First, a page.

How are winds aloft used in NavLog calculations?

Wind Aloft information is derived from the ForeFlight Global Winds engine.  This allows us to provide winds aloft forecasts for any point on the planet up to 54,000′ (FL540).  ForeFlight Mobile will compute the wind impact for any route of flight: flight plans using airways, SIDS, STARs, known airports, any waypoint pairs, and even a string of custom user waypoints or lat/long entries.

The ForeFlight Global Winds engine blends observed data from the National Weather Services and computer model data for the entire planet.  The engine produces forecast grids of winds, temperatures, turbulence, and icing covering the entire world, making them applicable for planning any length of flight anywhere on the planet.  Forecasts are updated four times each day by processing output from the National Weather Service’s Global Forecast System (GFS) numerical weather prediction model through a suite of custom algorithms to improve usability for aviation planning operations.

The GFS model itself is a state-of-the-science computational fluid dynamics (CFD) code that incorporates a plethora of global weather observations collected by a variety of surface, aircraft, and satellite-based platforms.  Via advanced data assimilation techniques, these observations are used to create a three-dimensional gridded analysis of the state of the atmosphere.  Then, a large supercomputing system advances the basic weather elements forward in time via a complex set of differential equations that describe momentum, heat, and moisture changes as a function of time, producing global grids of forecast data on a grid covering the entire world with 0.5-degree latitude/longitude spacing.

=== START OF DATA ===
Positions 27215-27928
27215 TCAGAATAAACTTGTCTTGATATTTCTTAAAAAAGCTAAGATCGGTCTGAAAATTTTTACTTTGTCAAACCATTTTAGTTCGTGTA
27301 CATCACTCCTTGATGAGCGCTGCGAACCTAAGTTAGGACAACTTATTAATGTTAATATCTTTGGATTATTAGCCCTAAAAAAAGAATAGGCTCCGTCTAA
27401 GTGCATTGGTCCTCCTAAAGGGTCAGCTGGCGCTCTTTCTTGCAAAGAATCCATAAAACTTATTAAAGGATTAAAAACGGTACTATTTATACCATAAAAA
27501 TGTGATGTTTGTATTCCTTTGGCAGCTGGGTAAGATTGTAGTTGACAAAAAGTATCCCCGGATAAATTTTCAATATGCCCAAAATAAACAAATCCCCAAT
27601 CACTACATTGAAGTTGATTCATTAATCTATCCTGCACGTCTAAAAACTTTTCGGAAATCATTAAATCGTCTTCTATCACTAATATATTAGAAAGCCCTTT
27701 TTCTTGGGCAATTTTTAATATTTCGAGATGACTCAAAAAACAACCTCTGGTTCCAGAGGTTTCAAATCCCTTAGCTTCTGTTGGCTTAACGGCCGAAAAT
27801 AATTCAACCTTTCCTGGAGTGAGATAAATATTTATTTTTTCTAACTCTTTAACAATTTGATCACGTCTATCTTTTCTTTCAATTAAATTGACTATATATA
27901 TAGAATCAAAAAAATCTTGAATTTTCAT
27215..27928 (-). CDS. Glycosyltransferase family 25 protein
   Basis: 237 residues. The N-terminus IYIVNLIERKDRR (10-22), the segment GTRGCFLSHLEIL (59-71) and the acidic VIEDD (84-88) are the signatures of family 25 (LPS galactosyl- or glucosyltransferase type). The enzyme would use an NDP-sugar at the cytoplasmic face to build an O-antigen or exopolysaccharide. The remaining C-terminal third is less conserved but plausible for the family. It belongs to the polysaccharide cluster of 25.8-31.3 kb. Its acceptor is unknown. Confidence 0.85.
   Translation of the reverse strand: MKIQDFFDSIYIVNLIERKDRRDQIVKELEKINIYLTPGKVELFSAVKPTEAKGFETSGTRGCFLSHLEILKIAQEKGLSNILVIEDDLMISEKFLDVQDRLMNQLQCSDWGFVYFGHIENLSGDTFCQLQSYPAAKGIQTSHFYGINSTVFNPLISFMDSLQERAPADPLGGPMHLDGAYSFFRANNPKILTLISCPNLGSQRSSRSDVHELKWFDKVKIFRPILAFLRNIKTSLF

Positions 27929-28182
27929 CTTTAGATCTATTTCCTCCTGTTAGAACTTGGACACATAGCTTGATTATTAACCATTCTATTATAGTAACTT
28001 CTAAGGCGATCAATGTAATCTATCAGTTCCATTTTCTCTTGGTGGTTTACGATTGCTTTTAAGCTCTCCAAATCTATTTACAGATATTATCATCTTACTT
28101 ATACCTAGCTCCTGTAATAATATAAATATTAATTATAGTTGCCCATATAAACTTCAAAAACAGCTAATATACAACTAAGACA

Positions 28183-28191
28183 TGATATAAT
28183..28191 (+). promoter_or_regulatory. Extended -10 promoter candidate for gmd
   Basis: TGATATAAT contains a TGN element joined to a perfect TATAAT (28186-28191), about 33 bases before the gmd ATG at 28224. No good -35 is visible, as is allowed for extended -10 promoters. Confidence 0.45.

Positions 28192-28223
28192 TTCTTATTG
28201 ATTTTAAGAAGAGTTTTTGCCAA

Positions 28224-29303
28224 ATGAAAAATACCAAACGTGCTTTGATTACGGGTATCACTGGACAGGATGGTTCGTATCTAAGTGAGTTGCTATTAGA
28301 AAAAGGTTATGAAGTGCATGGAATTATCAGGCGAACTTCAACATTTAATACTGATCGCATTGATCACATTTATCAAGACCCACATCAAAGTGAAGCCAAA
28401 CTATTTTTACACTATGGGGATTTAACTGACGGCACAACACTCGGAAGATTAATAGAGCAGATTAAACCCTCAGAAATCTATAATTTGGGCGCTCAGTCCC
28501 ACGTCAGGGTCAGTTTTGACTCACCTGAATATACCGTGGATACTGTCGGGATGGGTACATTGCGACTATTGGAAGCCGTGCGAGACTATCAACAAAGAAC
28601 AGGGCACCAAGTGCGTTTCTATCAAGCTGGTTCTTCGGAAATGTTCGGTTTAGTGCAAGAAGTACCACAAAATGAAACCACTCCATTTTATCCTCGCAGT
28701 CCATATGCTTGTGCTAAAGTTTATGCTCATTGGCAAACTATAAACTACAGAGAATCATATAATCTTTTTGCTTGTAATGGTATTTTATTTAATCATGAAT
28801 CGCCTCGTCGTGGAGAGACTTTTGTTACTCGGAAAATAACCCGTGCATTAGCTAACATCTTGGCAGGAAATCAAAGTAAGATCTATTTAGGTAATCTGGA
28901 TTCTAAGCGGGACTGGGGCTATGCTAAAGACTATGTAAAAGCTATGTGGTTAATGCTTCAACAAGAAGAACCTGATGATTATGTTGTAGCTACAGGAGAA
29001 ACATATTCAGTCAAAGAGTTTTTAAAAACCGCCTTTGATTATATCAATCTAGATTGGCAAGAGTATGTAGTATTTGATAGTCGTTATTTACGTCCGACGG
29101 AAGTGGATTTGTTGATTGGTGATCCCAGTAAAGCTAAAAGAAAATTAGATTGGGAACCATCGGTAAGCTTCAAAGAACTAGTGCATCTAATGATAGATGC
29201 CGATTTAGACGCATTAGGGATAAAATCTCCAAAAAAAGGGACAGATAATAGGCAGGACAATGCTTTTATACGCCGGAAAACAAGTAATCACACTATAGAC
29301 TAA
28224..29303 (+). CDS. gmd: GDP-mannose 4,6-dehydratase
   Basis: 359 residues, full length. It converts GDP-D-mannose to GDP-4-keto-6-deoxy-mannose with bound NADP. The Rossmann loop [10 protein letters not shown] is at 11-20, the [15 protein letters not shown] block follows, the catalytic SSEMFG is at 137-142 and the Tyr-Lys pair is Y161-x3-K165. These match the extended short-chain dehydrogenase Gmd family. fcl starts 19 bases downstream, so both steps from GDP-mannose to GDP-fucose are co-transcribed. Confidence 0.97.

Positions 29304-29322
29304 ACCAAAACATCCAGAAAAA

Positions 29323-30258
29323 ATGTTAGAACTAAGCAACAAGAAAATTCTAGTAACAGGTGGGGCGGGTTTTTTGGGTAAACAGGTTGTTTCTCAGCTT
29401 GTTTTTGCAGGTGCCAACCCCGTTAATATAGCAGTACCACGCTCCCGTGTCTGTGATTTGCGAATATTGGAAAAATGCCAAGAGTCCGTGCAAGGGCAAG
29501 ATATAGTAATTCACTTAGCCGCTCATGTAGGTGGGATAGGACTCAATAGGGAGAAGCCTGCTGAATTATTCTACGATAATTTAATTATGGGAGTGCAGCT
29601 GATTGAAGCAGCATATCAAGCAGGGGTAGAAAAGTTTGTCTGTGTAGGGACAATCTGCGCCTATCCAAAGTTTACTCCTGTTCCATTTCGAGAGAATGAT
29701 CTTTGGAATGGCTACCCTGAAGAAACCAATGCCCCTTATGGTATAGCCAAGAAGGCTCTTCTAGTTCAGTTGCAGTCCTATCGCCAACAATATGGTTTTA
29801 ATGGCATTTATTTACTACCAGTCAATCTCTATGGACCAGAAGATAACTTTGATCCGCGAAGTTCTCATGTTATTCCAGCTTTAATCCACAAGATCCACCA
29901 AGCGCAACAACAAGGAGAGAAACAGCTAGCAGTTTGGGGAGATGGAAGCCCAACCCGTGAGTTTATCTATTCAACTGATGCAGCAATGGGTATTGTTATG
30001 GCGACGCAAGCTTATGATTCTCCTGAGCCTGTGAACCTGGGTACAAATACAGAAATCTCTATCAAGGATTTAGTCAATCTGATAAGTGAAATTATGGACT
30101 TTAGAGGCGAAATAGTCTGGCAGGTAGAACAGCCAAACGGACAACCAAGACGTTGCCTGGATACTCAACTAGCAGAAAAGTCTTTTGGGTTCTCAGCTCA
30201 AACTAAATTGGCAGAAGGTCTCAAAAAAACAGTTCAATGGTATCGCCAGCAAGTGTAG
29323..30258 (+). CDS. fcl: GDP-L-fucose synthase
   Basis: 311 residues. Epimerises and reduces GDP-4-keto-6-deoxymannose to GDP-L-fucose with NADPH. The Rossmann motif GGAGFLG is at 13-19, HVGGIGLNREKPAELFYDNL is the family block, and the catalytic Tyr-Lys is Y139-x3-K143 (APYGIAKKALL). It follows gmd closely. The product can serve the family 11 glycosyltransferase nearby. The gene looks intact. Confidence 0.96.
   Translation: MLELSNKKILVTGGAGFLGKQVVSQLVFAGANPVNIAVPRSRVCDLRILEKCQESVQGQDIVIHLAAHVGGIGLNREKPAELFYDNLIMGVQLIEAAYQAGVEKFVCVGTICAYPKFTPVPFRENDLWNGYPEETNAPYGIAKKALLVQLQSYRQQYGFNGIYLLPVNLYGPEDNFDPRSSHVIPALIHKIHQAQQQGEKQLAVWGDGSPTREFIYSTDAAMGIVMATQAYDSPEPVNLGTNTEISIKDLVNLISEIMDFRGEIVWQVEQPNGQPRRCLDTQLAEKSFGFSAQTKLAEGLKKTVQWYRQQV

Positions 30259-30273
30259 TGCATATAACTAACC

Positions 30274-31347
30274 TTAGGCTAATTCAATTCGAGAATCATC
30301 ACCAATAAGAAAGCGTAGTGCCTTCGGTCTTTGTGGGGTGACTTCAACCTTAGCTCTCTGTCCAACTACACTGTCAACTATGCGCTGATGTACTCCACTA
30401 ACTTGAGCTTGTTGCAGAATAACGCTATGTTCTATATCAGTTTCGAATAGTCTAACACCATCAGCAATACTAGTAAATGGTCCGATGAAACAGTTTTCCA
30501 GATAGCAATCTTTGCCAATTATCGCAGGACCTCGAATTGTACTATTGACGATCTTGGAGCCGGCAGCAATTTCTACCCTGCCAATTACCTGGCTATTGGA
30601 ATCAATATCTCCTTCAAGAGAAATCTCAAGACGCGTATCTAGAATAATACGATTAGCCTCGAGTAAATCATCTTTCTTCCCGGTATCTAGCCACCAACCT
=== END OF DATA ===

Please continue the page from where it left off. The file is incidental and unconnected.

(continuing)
The raw data grids are received from the NWS and complex algorithms are applied to compute additional parameters such as turbulence and icing potential and converts the output from meteorological coordinates to flight levels used by aviators of all types.

In the NavLog, we take that interpolated wind data at the different positions and altitudes and calculate your projected groundspeed (and thus, time and fuel-burn) on different segments based on the climb & cruise performance numbers you enter. For example, if you're climbing to 9000' and the winds at 3000', 6000' and 9000' are dramatically different, we take that into account in the calculations for how long you'll be in the climb, cruise & descent phases.

Further, if there is a long leg, we internally break it up into smaller segments and calculate the wind effect in each segment.  If legs are all in the 40-60nm range, then we don't break them up.